The Biblical 12th Man

I got a familiar story for ya, Ags! Now it was January 2, 1922 and Texas A&M was playing against Centre College, the nation’s top ranked team at the time.  Coach Dana Bible was losing players left and right during this difficult game.  Down to no one left on the sidelines, Coach Bible looked around the stands and remembered E. King Gill, a former player and current basketball player, helping the reporters up in the press box.  The Aggies eventually won 22-14 and Gill was the only man left standing on the sidelines for the Aggies.  He later said, “I wish I could say that I went in and ran for the winning touchdown, but I did not.  I simply stood by in case my team needed me.” (paraphrase of “Twelfth Man”)

This started the tradition of the Twelfth Man.  These days you’ll find that current Aggie students stand during the entire duration of the football game except when the other band plays.  We stand in case our team needs us and to show our support for the Fightin’ Texas Aggie team.
Well, yesterday (May 14) is the feast of St. Matthias.  Of course, on a saint’s feast day, the Church remembers and honors their life in Christ.  And I mention the Aggie 12th Man because in a way, St. Matthias was the Biblical 12th Man.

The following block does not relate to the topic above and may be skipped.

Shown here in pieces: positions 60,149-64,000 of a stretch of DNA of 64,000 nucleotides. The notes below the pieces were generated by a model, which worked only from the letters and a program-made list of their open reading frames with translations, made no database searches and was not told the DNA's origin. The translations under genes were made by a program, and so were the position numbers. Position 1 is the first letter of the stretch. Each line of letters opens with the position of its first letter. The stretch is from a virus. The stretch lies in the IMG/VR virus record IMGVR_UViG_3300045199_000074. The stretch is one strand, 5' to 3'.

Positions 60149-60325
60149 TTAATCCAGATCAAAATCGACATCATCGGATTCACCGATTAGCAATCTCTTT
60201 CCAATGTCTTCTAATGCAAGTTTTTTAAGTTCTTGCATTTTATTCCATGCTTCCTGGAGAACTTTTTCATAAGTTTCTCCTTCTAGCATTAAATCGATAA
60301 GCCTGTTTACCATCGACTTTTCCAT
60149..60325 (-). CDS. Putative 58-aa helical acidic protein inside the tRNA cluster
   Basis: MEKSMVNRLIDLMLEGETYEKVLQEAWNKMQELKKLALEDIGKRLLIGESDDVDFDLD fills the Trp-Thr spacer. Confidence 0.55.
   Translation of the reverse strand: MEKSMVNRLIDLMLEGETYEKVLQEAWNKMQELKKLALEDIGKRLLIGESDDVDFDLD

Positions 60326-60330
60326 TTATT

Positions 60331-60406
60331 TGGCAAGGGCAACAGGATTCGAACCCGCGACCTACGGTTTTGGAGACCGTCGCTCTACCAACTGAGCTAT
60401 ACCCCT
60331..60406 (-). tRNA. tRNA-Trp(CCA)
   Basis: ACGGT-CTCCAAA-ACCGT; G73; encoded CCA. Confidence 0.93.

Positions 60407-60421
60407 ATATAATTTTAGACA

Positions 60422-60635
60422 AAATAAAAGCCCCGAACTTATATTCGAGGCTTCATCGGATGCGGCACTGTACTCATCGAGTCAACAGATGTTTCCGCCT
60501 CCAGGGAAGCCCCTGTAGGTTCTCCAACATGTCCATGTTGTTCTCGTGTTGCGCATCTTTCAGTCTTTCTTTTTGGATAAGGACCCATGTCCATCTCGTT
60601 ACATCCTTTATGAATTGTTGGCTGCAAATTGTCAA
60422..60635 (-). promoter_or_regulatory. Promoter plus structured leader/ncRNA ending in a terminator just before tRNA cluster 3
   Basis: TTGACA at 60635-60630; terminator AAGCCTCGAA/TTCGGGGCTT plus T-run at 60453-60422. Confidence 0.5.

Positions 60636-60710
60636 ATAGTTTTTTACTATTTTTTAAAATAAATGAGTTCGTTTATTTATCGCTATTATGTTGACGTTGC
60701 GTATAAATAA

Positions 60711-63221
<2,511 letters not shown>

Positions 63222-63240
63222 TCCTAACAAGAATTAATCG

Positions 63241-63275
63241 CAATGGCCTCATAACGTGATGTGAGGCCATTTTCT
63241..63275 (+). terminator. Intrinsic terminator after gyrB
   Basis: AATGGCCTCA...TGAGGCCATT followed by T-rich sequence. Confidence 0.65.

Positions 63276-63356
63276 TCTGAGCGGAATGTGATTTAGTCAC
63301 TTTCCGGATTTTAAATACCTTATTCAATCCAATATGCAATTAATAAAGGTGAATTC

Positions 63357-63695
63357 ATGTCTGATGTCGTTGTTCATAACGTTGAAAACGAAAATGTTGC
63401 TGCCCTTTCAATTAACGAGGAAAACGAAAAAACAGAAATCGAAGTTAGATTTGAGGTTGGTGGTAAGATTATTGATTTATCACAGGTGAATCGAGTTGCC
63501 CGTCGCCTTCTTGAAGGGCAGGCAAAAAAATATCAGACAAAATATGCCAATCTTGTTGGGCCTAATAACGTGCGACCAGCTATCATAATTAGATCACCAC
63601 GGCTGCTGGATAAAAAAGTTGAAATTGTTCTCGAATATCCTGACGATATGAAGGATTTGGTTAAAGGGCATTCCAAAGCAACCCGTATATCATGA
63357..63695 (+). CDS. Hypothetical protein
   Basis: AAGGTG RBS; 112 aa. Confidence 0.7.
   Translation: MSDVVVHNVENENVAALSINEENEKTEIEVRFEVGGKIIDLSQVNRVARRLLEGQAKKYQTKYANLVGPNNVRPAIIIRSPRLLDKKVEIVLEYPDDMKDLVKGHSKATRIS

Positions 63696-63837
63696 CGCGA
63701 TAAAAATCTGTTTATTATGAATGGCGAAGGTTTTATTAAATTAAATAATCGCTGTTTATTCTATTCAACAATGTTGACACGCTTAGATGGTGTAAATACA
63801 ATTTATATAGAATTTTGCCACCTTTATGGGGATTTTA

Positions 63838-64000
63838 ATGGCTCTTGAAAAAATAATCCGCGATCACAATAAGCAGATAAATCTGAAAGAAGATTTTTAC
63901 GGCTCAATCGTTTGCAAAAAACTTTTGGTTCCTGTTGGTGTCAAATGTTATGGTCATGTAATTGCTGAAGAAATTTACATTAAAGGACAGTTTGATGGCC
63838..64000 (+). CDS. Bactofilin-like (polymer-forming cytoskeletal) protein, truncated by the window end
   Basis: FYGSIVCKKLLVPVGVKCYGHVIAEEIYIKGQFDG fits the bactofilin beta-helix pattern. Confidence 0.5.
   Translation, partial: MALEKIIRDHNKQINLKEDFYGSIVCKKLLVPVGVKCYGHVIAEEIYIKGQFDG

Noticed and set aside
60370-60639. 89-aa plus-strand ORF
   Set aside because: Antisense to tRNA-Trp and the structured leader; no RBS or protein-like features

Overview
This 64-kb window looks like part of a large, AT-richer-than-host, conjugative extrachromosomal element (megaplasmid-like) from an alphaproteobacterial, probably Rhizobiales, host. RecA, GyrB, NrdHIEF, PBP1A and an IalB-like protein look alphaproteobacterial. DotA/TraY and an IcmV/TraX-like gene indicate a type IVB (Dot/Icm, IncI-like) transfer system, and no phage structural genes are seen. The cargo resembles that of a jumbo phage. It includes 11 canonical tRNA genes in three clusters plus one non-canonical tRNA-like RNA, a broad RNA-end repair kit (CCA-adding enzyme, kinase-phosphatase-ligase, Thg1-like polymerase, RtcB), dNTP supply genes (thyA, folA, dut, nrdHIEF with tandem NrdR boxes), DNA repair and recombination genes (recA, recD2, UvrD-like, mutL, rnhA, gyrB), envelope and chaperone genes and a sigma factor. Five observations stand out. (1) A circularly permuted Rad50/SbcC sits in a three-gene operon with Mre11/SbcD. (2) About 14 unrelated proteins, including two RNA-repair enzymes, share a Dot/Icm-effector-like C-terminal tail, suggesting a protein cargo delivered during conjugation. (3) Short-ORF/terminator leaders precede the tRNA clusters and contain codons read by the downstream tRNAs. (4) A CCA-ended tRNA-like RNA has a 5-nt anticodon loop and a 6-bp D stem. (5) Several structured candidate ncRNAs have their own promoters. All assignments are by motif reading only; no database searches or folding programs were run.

If you recall, Jesus died.  Then He was raised from the dead. Then He chilled with His disciples for a while.  Then He ascended into heaven.  Afterwards, the apostles gathered in the upper room to pray.  Peter reiterated to the group gathered that Judas’ betrayal was fulfillment of Scripture and he quoted from Psalms that Judas’ needed to be replaced by someone who had witnessed Jesus’ ministry.
Two candidates were named to replace Judas, and their names were Barsabbas and Matthias.  The apostles prayed asking the Lord who they should choose between the two.  Matthias was the one chosen, thus restoring the number of apostles back to twelve.  See Acts 1: 12-26.
His garb is arguably a faded maroon
While St. Matthias’ story doesn’t parallel that of E. King Gill’s, I think it is safe to say that both men were standing ready in anticipation to serve when called upon.  For St. Matthias, he definitely was since he shared in the mission of the apostles to make disciples of all nations.  And in both cases, we see a lasting legacy evident today in their respective realms.
But hey! If the Aggie 12th Man ever were to have a patron saint, it would definitely have to be St. Matthias!
A quick note on Catholic doctrine…St. Matthias is an example of apostolic succession at work.  After all, he was chosen by the originals.
Again, the Church celebrates his feast day on May 14.  St. Matthias, pray for us!
– JD
E. King Gill picture /
St. Matthias picture / Wikipedia